This post is part of the Agriculture and Ecosystems Blog’s month-long series on Resilience.
Resilience thinking: why does it matter?
The CGIAR Challenge Program on Water and Food (CPWF) officially drew to a close at the end of last month. One could easily forget that in 2009, CPWF redefined its objective “to increase the resilience of social and ecological systems through better water management for food production.” Why did it matter at that time, and why does it still matter today for water, food and ecosystems?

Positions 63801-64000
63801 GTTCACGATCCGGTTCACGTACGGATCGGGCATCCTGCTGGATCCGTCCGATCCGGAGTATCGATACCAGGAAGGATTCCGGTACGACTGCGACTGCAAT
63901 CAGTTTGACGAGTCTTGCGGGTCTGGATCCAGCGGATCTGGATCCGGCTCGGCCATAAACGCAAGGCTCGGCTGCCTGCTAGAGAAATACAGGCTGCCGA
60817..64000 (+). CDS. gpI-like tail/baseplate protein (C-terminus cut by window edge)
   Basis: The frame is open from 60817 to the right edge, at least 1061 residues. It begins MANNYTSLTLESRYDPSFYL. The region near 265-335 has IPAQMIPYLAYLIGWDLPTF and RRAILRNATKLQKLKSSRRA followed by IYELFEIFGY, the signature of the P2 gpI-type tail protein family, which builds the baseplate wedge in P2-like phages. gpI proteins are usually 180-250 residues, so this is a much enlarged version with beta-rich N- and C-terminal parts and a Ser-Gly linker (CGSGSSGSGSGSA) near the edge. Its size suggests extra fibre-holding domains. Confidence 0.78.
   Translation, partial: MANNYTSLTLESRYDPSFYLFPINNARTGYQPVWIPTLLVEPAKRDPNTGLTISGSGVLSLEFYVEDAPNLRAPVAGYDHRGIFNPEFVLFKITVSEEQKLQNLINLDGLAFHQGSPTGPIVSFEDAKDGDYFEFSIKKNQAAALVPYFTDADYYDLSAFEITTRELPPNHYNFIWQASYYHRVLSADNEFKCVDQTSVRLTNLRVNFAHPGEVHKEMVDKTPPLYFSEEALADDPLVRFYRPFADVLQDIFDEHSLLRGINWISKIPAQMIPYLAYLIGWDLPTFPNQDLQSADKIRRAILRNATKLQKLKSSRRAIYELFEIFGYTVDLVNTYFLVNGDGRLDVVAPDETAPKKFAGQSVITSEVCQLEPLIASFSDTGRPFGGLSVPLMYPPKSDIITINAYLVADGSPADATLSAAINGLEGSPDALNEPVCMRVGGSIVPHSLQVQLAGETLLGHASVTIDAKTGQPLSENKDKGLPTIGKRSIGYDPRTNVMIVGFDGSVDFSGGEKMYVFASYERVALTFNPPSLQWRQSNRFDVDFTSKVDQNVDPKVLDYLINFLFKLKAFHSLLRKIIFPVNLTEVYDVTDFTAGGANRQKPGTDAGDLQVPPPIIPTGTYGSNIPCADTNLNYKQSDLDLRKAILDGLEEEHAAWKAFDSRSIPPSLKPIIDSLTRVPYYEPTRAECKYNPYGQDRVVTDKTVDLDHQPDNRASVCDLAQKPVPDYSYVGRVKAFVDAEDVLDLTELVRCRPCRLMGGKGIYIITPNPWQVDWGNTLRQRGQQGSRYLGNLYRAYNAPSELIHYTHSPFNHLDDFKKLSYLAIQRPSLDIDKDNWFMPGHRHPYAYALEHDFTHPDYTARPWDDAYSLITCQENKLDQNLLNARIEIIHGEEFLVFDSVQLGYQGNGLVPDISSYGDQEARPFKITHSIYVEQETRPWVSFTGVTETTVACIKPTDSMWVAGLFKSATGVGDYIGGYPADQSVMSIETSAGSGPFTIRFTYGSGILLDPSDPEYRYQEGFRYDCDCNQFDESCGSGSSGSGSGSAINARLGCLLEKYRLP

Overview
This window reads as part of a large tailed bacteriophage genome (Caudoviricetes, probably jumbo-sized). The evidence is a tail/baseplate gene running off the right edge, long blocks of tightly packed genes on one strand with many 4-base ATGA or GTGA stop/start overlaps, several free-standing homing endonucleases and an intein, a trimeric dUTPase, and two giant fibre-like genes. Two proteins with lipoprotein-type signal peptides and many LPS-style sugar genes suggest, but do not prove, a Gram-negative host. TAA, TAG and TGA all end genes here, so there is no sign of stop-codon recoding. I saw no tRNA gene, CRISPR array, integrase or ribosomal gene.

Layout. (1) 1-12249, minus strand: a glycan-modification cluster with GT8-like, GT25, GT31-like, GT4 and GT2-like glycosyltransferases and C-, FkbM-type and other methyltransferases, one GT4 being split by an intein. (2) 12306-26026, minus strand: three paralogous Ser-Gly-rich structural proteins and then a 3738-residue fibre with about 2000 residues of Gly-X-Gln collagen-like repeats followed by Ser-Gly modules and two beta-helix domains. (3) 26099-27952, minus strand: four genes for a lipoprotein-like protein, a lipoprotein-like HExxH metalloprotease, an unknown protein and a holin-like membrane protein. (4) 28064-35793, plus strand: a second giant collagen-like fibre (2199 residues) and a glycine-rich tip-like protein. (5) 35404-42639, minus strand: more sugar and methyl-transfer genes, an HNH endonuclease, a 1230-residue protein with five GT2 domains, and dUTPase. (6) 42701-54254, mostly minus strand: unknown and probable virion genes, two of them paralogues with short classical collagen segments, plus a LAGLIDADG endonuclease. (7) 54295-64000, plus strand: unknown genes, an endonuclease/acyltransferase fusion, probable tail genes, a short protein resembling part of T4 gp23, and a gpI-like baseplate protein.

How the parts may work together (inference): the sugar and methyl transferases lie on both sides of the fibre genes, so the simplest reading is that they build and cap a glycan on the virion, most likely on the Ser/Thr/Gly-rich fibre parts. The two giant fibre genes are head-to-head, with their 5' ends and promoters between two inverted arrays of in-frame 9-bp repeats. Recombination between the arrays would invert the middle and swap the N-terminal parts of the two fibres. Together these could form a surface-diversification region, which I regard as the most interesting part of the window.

When considering the results from CPWF Phase 1 (2003-2008), the people and the ecosystems we had been working with in 10 river basins had almost the same characteristic: they were in a degraded state, in a way that often looked hardly reversible. We identified situations where social-ecological systems were “stuck” or trapped on undesirable, low-productive pathways, and explored what kind of interventions could enable transformations to better pathways. If we could not halt the factors contributing to agricultural land degradation, such as climate change, population growth, and migration, we could at least try to understand how resilient agricultural communities were and help “push” them to aresilient and more desirable state.